Greg Gilbert
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Greg Gilbert
5 months 17 days ago
I don’t think HBD will ever be universally accepted until designer babies makes us a bit like Gattaca. I think the key to democracy is smart people and the society recognizing and having empathy for the minority for every law they create. Minority meaning those the law disenfranchises in this case. I think intelligent people of all races can get along, but then there’s the problem we have now of many people that exist that don’t create a good civilization and/or don’t contribute to a well functioning democracy. I don’t think democracy is compatible to all people on our planet… Read more »
walt reed
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walt reed
5 months 17 days ago
Why immigration for advanced Western countries? It is pretty straight forward. Level or slightly raise the curve of fetus production. Business needs laborers at an affordable price. The problem is numbers. An individual or very small numbers of immigrants from the 7th century are obviously easier to handle, if not assimilate immediately. Hordes are a very difficult management problem. Either management needs to be upgraded or a higher grade of immigrant should be attracted to the shores of the pinnacles of Western civilization. I admit the management upgrade is a stretch. On a more personal level which also serves as… Read more »
Steve
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Steve
5 months 16 days ago

I think business wants consumers more so than labor

walt Reed
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walt Reed
5 months 16 days ago

Steve,with respect. Labor also consumes, but consumers don’t always labor.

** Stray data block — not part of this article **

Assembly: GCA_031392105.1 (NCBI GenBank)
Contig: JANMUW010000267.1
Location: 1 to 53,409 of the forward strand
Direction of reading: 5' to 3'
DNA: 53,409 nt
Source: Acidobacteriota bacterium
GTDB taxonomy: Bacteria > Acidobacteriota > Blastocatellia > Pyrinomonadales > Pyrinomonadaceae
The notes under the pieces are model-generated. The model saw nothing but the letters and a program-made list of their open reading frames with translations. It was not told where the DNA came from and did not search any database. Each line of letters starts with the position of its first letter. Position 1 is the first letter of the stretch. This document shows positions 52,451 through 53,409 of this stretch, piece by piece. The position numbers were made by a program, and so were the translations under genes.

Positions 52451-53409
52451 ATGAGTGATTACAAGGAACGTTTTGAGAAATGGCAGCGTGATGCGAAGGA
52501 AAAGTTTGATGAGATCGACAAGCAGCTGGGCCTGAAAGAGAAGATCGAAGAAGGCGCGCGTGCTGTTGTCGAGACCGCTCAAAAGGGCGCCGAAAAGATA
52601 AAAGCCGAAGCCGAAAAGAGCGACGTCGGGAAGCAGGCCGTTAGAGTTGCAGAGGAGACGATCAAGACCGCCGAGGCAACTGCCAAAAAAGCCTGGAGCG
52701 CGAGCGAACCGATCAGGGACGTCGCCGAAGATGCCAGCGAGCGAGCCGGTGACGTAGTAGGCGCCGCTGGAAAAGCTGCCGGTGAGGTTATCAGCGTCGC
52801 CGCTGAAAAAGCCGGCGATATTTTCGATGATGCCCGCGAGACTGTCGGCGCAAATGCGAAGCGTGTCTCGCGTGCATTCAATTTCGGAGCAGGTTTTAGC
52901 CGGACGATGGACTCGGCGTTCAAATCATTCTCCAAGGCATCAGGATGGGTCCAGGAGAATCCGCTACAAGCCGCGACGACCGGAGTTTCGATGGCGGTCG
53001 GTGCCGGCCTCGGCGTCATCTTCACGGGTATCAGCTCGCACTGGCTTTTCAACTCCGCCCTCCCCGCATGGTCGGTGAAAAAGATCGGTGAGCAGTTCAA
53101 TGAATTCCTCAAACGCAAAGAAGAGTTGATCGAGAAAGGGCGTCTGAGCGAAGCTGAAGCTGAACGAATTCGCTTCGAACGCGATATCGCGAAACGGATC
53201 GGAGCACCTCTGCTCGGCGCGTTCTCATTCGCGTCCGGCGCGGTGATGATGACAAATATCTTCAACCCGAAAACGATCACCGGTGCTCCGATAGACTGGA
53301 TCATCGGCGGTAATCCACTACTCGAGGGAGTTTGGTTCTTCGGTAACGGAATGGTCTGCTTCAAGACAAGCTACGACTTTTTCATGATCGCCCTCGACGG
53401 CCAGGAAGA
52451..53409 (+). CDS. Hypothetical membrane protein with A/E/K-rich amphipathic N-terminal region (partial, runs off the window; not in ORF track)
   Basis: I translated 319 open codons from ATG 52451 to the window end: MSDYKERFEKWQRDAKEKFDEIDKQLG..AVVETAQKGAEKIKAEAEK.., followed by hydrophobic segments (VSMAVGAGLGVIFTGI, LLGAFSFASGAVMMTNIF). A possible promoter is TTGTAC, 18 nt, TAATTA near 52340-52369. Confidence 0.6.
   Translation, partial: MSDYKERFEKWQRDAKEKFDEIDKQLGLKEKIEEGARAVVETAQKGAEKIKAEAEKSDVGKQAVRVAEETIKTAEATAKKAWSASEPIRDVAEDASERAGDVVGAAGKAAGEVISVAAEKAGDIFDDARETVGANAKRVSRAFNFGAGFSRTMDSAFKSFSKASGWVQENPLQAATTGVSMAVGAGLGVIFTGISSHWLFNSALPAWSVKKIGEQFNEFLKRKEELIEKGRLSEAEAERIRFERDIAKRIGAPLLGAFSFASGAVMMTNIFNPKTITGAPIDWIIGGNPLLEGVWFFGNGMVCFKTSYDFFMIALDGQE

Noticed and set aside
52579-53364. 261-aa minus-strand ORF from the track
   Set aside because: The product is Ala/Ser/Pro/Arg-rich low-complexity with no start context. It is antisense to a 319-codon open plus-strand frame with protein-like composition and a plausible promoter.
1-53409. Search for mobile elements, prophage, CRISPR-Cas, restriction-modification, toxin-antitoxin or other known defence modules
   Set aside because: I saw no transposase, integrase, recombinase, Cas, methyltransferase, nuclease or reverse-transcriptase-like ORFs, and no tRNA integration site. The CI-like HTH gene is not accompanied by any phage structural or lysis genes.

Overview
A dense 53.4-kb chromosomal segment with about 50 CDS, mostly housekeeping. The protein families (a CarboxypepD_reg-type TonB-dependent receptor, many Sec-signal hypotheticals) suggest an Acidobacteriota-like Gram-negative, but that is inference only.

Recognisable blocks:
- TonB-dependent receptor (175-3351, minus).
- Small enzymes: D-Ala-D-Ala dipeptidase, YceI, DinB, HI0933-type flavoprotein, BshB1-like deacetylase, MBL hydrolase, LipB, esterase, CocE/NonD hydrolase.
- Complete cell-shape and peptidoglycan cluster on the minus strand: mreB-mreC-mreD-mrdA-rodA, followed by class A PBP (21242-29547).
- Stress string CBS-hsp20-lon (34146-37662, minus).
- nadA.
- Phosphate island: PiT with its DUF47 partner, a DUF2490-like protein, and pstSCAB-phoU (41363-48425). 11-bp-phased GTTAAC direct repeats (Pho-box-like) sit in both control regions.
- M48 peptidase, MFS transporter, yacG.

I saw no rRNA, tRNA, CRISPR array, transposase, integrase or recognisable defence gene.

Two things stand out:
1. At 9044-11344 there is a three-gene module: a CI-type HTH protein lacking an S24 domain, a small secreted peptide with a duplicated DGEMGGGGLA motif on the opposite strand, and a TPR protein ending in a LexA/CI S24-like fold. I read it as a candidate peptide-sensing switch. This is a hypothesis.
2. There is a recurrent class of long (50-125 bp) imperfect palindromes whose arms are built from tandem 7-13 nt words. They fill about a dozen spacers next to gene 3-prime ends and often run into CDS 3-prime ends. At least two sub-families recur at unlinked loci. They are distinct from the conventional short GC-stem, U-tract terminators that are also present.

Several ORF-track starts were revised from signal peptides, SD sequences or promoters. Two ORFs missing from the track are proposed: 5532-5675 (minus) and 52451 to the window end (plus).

JohnTyler
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JohnTyler
5 months 17 days ago

“……. Their culture adapted too (to,two,too) and may have exaggerated certain traits……”

Zman; let me help you out. The correct grammatical form is either “2” or “2.0” depending upon the degree of precision you wish convey .
Just thought I would provide some friendly advice on proper grammar !!!

Etcetera
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Etcetera
5 months 17 days ago
Everyone forgets what Aristotle said on the subject. He remarked that you don’t have to be a good chef to know that the soup tastes bad. He was not exactly a democrat, but wanted people to participate in public affairs to defend against what the government could do to them, not because they were inherently good people. There is an argument for limiting the franchise to taxpayers, but even then the government extracts sales tax from everyone and can throw everyone in jail. Despite having a constitution more in line with Aristotle’s recommendations, educated Americans keep thing of politics in… Read more »
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alzaebo
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alzaebo
5 months 16 days ago
Just so- we must change because they cannot. That’s why I appreciate the Z introducing us to HBD Chick. She makes a valid argument that our openness and civic morality have been selected for, and are now inheritable in much of our population. Others have not- to expect it of them is blindness, because it’s not in their nature. A counter example would be Muslim aggression. They have selected for aggression, reinforced by heavy inbreeding, for at least 70 generations (for over 300 if one reads the Old Testament as an archeological and political history- the Habiru refugees, preserving in… Read more »
alzaebo
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alzaebo
5 months 16 days ago